IOMPS Courier Report for 22nd January

Date Published 
Fri 22 Jan 2021
Courier Report 220121
The Isle of Man Photographic Society is supported by the Arts Council
The covid19 restrictions on travel and social activities have meant that the IOM Photographic Society programme of events has had to be postponed – but with the vaccination programme now in progress, we hope to resume our regular meetings as soon as allowed.

In the meantime, there is perhaps the possibility and the need to “think positively” - that covid19 will pass and more normal times resume, giving opportunity to consider possible travel plans for the future.

Travel is one of the great occasions for photography, and for some of us, a major reason for travel. The chance to check our “bucket list” of places we’ve always wanted to visit but never actually managed to, or to make that “trip of a lifetime”. My wife and I had never been to Venice but several years ago, had an invite to go with friends, and we took our opportunity. 

Venice has long been a favoured destination – a city of many small islands mostly linked by walkways and bridges or by ferries and gondolas, a place full of history, with unique buildings and culture, and at the time, readily accessible.

Venice airport is on the Italian mainland, with access in the lagoon being either by private launch (at considerable expense) or by the local “vaporetto” waterbus ferries (slower but much less expensive). Our hotel was right in the middle of the city with easy access to all the major sites, including the Rialto bridge, St Marks Square, and the Grand Canal, so ideally placed. 

The major business of Venice today is tourism - and thousands of visitors every day in a normal year, mostly day trippers, so the streets are vehicle-free but pedestrian-busy and usually very crowded, though obviously not at present. 

Travel photography is a complicated affair – all too easy just to take “snapshots” which are identical to thousands of images taken from more or less the same place. The difficulty is getting shots which are memorable but which capture the essence and character of a place. This necessitates making that little extra effort to get the shot, and maybe some imagination too. Getting out early will usually mean less crowds, which will be helpful to one’s photography as well as meaning smaller queues for the main highlights.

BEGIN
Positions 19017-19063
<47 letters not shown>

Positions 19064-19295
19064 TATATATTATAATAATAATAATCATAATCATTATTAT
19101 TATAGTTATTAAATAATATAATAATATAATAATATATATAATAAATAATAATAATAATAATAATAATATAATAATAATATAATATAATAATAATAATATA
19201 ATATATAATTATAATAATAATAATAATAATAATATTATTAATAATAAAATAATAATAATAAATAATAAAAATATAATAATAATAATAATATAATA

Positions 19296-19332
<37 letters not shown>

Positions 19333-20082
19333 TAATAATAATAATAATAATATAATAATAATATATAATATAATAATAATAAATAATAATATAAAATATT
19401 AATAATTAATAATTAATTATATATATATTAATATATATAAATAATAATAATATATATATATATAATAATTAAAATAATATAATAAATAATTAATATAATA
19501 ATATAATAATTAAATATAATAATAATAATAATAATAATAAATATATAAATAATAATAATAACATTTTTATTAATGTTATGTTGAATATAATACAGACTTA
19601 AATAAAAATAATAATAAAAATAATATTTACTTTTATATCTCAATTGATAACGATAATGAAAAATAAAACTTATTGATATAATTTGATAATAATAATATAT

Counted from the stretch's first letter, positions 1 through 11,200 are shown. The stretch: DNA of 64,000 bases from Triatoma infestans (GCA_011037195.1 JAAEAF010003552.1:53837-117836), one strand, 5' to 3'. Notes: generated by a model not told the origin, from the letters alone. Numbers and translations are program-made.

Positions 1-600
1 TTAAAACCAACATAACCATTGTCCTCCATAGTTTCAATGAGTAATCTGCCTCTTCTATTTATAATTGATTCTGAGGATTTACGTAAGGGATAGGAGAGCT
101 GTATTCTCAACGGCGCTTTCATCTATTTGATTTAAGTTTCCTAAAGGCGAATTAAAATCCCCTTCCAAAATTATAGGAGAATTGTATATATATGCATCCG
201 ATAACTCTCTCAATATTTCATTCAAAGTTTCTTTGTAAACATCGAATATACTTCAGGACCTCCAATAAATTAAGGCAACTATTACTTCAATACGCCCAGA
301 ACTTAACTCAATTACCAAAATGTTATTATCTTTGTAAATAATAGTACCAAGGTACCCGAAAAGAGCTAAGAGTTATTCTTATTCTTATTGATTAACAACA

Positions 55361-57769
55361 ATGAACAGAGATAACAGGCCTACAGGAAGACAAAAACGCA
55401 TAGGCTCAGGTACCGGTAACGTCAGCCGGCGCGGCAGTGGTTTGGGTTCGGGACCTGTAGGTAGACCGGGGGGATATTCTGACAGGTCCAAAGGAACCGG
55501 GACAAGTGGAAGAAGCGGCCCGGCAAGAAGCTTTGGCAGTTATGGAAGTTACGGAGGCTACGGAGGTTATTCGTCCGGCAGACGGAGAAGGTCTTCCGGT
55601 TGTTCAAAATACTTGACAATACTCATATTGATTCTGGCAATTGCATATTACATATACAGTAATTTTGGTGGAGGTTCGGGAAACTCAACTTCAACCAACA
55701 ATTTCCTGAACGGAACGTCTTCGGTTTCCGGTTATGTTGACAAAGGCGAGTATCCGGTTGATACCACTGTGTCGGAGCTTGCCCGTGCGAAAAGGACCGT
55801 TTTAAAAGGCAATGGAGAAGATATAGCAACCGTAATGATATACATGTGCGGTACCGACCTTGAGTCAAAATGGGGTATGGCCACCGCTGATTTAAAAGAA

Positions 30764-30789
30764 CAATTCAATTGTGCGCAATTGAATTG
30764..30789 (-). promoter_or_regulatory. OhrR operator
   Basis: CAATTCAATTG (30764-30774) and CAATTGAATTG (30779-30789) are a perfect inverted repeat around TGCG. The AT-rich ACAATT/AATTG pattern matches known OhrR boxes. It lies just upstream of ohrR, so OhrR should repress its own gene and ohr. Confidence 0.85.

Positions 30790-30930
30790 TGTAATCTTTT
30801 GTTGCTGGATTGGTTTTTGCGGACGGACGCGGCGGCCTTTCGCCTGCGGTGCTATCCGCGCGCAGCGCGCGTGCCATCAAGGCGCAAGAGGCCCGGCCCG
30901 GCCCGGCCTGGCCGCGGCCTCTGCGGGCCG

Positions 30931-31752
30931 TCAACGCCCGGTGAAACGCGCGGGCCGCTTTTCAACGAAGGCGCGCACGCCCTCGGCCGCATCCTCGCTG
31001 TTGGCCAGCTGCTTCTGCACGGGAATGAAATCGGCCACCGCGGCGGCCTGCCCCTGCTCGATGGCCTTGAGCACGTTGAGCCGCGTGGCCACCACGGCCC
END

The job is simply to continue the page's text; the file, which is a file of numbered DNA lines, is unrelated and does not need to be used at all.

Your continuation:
The Venice Carnival is a special event in the calendar, with many dressing in costume and giving opportunity for some superb images, as the one enclosed by Ruth Nicholls. Cruise ships are a major contributor to the daytime crowds in the city though their sheer size has been a source of controversy as evident from an image by Chris Blyth of one passing St Marks Square. Lara Howe’s image of the waterfront is different to the usual shot, a well considered format, but totally reflecting the architecture of the city.

Sadly, the very popularity of the city as a tourist destination has changed the culture. Venice has proved too expensive for many Venetians with its high cost of living forcing many to leave, the city losing many of its family businesses of artisan shops (the butchers, bakers, glass works, the leather workers etc), never to return, and diminishing the very reason for wanting to visit.

With the shut-down, readers should check our website or Facebook page for any update of our planned meetings. Our meetings are held the St John Ambulance HQ on Glencrutchery Road, starting at 7:00 pm and are open to the public (non-members with a modest entry fee), and all will be given a very warm welcome. 

By Chris Blyth


IMAGE 01: Venice Waterfront by Lara Howe

IMAGE 02: Pretty in Pink by Ruth Nicholls

IMAGE 03: P&O liner at St Marks Square by Chris Blyth